The use of delicate sounds.. exhibits the Qur’an’s ability to express meaning via the sound of its text:
The Still Night..
وَاللَّيْلِ إِذَا سَجَىٰ
wallayli izaa sajaa..
“And by the Night when it is still..” [Qur'an 93: 2]
The way the Qur’an uses the word ‘when it is still’ produces a tranquil tone and a smooth sound. This indicates the peace, stillness and serenity that night time provides.
The Striking of Rocks to Produce Sparks:
The Qur’an also uses sound to build intense images, for example,
“And the producers of sparks striking” [Qur'an 100: 2]
The word for sparks striking, ‘Qad-han’, that is used here emits a sound that develops the sense of this image, the proximity of the Arabic letters ‘daal’ and the ‘ha’ is responsible for this sound.
Splattering and Scattering..
In another example,:
وَأَنزَلْنَا مِنَ الْمُعْصِرَاتِ مَاءً ثَجَّاجًا
Waanzalna mina almu'siraati maa'an thajjaja
And sent down, from the rain clouds, pouring water. [Naba' 78:14]
The use of the word 'thajjaja' in this verse, with its series of vowels emits a sound of splattering and scattering, which expresses the image of the drama.
For example in the verse below the Qur’an uses words that imitate the sound they denote. This rhetorical device called Onomatopoeia is widely used throughout the Qur’anic discourse.
Saaaakhah.. the loud deafening noise.
فَإِذَا جَاءَتِ الصَّاخَّةُFa-itha jaa'ati-ssaaakhah
But when there comes the Deafening Blast. [Abasa 80:33]
The word for ‘deafening noise’, ‘alssaakhah,’ chosen here produces a sound eluding to its meaning.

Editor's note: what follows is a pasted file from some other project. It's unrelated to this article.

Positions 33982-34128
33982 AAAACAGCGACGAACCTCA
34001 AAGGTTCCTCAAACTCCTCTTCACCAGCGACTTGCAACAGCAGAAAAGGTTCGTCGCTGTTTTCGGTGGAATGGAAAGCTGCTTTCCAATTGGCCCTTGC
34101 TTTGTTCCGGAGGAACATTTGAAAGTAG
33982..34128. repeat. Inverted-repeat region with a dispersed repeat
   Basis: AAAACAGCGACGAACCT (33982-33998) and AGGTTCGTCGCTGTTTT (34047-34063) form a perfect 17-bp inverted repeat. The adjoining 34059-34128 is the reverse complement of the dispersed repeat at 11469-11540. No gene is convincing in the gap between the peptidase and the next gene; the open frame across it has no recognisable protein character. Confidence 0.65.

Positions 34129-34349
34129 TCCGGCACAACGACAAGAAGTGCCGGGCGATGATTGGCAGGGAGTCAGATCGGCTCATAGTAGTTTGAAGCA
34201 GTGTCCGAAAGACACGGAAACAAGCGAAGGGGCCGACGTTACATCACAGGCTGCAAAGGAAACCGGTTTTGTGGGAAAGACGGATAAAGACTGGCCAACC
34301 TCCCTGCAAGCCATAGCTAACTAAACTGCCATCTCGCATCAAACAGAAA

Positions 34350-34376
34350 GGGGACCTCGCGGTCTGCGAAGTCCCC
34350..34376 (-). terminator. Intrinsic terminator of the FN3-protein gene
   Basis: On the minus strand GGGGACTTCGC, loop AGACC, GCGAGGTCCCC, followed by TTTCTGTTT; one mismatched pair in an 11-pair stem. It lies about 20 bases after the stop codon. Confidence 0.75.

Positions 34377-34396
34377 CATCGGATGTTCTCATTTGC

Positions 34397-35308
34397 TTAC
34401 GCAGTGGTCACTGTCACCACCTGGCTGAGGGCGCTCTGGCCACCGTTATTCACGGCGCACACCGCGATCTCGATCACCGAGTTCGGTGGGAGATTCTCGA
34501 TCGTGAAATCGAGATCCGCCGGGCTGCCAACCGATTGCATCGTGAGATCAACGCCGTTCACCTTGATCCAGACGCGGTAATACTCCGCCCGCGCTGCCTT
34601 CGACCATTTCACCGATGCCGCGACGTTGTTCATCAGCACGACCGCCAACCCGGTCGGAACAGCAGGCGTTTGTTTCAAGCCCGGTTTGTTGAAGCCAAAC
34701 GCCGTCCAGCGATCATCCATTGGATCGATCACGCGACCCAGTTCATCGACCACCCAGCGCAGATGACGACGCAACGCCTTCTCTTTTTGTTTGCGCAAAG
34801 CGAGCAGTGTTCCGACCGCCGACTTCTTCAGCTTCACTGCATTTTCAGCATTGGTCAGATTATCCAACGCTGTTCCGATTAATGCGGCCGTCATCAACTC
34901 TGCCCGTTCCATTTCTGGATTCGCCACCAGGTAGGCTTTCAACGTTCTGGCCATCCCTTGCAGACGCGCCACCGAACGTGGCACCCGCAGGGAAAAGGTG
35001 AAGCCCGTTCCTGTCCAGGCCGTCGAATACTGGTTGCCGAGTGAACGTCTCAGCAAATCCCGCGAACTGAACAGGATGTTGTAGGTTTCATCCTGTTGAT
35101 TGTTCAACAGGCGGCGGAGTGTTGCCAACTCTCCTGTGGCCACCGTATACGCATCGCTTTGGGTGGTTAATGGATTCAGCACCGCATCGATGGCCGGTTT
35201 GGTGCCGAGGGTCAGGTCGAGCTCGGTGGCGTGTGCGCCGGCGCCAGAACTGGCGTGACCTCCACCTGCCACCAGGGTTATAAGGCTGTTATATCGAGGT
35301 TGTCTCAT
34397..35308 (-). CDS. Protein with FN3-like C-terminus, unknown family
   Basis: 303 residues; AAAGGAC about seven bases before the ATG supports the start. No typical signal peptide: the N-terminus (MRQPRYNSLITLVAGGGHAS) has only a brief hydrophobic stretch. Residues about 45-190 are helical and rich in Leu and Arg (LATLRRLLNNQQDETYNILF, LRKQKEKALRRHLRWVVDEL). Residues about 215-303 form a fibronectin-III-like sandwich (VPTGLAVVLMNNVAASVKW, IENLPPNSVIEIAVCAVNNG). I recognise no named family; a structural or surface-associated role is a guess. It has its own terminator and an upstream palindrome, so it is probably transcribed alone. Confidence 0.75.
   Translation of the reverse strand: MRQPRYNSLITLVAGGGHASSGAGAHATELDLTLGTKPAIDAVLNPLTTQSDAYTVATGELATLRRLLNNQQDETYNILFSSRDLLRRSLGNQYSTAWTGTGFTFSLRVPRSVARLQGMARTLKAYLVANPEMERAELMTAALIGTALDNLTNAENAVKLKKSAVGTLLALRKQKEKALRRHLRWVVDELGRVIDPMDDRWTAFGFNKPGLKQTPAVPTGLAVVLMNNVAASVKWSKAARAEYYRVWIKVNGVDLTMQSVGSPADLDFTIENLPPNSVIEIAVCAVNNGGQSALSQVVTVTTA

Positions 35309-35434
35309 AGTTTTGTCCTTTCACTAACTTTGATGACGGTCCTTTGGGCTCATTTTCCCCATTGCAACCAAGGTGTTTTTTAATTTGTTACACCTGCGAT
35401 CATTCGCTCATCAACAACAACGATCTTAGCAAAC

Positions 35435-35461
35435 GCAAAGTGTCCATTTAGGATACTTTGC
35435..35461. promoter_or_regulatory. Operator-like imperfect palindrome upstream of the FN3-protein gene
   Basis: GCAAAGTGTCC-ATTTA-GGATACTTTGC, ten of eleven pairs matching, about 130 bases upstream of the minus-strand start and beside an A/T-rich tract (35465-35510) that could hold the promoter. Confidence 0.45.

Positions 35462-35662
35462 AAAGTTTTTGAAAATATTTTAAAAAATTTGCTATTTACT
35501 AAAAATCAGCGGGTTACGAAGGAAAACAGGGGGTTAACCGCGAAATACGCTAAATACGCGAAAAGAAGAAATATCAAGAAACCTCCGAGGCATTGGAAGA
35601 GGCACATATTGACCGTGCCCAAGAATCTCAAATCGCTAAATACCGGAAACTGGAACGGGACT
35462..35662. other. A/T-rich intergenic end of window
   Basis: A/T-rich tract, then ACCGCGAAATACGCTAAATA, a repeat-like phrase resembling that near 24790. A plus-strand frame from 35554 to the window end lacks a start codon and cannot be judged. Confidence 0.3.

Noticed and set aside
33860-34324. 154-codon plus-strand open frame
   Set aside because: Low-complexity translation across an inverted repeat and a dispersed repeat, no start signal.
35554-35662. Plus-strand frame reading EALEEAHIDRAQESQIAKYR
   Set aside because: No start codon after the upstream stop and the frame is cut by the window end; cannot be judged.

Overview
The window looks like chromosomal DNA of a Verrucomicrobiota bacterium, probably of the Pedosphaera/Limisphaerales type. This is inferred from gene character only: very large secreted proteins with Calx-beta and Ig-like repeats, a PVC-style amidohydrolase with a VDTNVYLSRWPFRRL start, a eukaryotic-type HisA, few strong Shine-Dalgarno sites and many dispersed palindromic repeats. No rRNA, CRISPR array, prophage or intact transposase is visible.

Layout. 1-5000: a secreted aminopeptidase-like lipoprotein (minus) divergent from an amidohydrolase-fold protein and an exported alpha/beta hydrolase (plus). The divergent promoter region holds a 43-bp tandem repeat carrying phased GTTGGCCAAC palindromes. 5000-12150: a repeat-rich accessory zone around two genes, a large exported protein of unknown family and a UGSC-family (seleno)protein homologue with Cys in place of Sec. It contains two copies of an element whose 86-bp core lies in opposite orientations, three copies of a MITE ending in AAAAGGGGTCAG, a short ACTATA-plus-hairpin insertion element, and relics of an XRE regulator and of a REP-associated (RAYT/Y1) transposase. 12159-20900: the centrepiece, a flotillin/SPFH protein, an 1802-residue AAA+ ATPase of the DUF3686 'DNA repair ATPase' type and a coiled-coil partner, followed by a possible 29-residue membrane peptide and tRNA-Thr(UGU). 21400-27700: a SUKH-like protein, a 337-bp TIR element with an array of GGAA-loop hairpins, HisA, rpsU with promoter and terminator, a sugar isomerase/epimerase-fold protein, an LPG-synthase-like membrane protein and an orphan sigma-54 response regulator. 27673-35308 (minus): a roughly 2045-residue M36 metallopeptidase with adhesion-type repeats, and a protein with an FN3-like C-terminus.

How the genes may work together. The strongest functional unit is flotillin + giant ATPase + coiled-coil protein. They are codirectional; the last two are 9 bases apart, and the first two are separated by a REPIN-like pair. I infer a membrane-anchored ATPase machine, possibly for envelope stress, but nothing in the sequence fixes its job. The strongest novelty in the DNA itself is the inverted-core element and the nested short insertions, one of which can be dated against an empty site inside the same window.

The Arabic letters ‘kha’ connected with a 'ta’ [marboota = a 'ha' sound] emanate harsh sounds which conform to the meaning of the text.
The utilisation of sounds in the Qur’an also play a rhetorical role.
Sounds in the Qur’an are employed to increase the effect of its message. The Arabic language has many words for a single meaning, but yet the Qur’an selects and arranges the words to portray the intended meaning in addition to create sounds to conform to the image, scene and message the book conveys. This is not only done by selecting the right words but also arranging them in a specific way to develop sounds and rhythms. Just by touching upon a few simple examples it can be seen why Pickthall was lead to believe that the Qur’an had an “inimitable symphony”.
A famous Orientalist Arberry comments on his personal experience with the rhythm of the Qur’an:
“Whenever I hear the Quran chanted, it is as though I am listening to Music, underneath the flowing melody there is sounding… insistent beat of a drum, it is like the beating of my heart.”
Refer to this link for more Comments of non-muslim Orientalists on the Qur'an's miraculousness;
Refer to the following Aayaat/verses for more Onomatopoeias' in the Qur'an.
[al Waqi'ah 56:4], [Nazi'at 79:6-7], [Ta-Ha 20:120], [Zalzala 99:1].
There are more, and I will add them inshaa' Allah if I am able to find them.